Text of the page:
My assumption here is, that the larger the Liquidity pool, the healthier the ecosystem and that, there is no good enough or “safe” amount, as long as there are other pools drawing liquidity. (we already have the kUSD locked up in AMMs, which also should be maximised)

My suggestion would be, to simply pay the interest to the Liquidity Pool.
This would likely cause the Liquidity Pool to grow larger, and would have (at least) the same effect on the kUSD/USD peg/rate.

In return the Farms for QLkUSD and kUSD Farms should be closed and a new vote/proposal created, that decides on the distribution of the freed up coins.

@casa This is a great call-out. I think we were so close to each problem individually that we never actually considered combining them together :man_facepalming:!

My objections are basically, that the KSR Pool would draw liquidity from the Kolibri Liquidity Pool, hence potentially weakening the system.

My assumption here is, that the larger the Liquidity pool, the healthier the ecosystem and that, there is no good enough or “safe” amount, as long as there are other pools drawing liquidity. (we already have the kUSD locked up in AMMs, which also should be maximised)

I think that there’s not a strong risk here personally even if the LP liquidity drops and goes to the KSR, because if liquidity is fragmented between KSR and the liquidity pool and the LP is slightly underfunded to liquidate an oven, a strong economic incentive still exists to top up the LP and liquidate the undercollateralized oven (and with how transactions work on tezos you can literally pull your kUSD out of wherever it is, deposit it into the LP, liquidate the oven, and then move the liquidity back, gaining upside across the board while still performing the critical task of liquidation). Ultimately as long as there’s a sufficient debt ceiling to avoid a supply crunch, liquidators always have a real strong incentive to figure out a way to liquidate ovens.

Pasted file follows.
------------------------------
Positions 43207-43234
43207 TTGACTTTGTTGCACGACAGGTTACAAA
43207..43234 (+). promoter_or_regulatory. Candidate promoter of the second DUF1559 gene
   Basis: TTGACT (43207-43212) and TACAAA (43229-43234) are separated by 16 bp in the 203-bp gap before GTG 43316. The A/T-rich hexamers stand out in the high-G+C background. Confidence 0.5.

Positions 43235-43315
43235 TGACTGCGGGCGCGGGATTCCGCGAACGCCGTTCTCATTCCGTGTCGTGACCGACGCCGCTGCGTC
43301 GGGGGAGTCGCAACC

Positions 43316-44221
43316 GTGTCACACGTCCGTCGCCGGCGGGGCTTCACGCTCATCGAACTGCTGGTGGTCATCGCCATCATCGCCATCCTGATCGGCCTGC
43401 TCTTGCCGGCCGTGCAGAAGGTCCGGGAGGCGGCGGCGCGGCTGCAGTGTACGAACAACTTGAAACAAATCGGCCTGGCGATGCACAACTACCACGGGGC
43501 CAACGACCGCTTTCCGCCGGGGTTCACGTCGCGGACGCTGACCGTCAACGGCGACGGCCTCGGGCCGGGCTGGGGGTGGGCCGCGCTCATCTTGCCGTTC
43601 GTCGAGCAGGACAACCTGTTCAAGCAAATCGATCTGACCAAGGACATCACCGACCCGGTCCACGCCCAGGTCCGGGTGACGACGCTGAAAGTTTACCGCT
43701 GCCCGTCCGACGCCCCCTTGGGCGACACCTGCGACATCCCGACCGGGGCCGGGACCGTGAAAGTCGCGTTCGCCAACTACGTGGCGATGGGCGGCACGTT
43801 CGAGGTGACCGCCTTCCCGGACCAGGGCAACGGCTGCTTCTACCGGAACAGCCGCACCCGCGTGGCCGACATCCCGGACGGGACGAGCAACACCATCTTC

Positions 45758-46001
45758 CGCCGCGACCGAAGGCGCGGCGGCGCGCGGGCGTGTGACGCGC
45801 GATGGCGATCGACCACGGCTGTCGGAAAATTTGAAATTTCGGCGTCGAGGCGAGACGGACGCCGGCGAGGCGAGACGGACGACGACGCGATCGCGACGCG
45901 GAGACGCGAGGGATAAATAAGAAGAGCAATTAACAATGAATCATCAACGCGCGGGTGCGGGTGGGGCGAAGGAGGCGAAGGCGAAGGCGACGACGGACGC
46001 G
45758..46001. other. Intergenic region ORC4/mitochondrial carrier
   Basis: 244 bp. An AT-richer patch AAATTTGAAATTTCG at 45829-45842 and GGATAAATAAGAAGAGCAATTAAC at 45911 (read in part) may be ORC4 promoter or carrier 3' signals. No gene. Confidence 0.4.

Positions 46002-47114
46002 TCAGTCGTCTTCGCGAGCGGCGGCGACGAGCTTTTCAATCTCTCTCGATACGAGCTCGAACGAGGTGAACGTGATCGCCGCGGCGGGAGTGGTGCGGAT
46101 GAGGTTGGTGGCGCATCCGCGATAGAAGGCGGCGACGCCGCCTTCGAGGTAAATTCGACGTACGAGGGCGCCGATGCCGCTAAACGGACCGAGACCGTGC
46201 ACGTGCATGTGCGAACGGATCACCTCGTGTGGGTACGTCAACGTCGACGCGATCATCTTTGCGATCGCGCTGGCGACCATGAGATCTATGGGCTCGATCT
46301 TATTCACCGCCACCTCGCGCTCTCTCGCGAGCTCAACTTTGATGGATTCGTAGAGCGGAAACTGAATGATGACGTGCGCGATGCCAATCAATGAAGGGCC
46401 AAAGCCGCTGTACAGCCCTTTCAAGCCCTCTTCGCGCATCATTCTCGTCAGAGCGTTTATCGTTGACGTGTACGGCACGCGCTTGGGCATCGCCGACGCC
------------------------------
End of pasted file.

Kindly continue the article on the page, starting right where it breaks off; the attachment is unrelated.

That said, a larger liquidity pool is definitely a good thing (as would combining it with KSR functionality), but we also have some issues to fix in the current liquidity pool which is why I’d recommend we don’t do this in this iteration, but target this idea for a unified v2. Basically due to how the LP is currently designed it can’t liquidate very large ovens, which forces the protocol to have a higher debt ceiling than it should.

To fix these issues it requires reworking some of the inner workings though to also be able to collect and pay out XTZ in cases where a quipuswap swap is impossible (namely large trades incurring 33%+ slippage), and all that needs thought about, developed, and well tested.

I think once these issues are fixed within a new version of the LP, we can very easily unify these pools into one pool that gets a constant return (% of stability fee, the KSR) along with the upside of liquidations, which are impossible to predict before they occur, but definitely increase the pool value when they occur.

I will say that some of this opinion is admittedly shaded by the fact that things are fully developed and tested to our standards and on the verge of being ready to go to the DAO for a vote this week, so I’m hesitant to pump the brakes to add this functionality when this is a powerful tool that can help us better control the peg.

In the spirit of “Rough consensus and running code” I think it makes sense to roll forward with this KSR contract as planned, then work towards a goal of unifying these two pools in the future, because ultimately it’s a great end-state to achieve!

I’ve updated the proposal to contain links to the final code that will be deployed, and testnet.

I’ve also added details about a multisig that we’re going to have to use as part of the migration process to control a small amount of stability fund value that will be accumulated, as well as mitigations that are in the code to not have to do this in the future.